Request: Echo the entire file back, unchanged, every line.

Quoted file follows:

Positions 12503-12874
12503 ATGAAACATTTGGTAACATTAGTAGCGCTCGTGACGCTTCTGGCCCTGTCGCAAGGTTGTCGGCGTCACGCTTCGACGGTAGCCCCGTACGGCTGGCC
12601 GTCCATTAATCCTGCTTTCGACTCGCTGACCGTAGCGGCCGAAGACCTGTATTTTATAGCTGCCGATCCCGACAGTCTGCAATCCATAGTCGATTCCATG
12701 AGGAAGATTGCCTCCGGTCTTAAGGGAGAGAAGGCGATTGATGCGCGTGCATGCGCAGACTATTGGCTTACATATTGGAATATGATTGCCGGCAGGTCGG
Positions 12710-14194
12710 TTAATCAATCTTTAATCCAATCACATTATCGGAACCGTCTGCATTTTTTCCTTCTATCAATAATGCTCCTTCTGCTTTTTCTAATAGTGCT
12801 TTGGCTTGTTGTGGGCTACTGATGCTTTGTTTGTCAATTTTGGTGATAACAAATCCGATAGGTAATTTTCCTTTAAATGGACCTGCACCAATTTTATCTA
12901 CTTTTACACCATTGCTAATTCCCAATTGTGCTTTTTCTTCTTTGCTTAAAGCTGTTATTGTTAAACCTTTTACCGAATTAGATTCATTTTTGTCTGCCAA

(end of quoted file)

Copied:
Positions 12503-12874
12503 ATGAAACATTTGGTAACATTAGTAGCGCTCGTGACGCTTCTGGCCCTGTCGCAAGGTTGTCGGCGTCACGCTTCGACGGTAGCCCCGTACGGCTGGCC
12601 GTCCATTAATCCTGCTTTCGACTCGCTGACCGTAGCGGCCGAAGACCTGTATTTTATAGCTGCCGATCCCGACAGTCTGCAATCCATAGTCGATTCCATG
12701 AGGAAGATTGCCTCCGGTCTTAAGGGAGAGAAGGCGATTGATGCGCGTGCATGCGCAGACTATTGGCTTACATATTGGAATATGATTGCCGGCAGGTCGG
Positions 12710-14194
12710 TTAATCAATCTTTAATCCAATCACATTATCGGAACCGTCTGCATTTTTTCCTTCTATCAATAATGCTCCTTCTGCTTTTTCTAATAGTGCT
12801 TTGGCTTGTTGTGGGCTACTGATGCTTTGTTTGTCAATTTTGGTGATAACAAATCCGATAGGTAATTTTCCTTTAAATGGACCTGCACCAATTTTATCTA
12901 CTTTTACACCATTGCTAATTCCCAATTGTGCTTTTTCTTCTTTGCTTAAAGCTGTTATTGTTAAACCTTTTACCGAATTAGATTCATTTTTGTCTGCCAA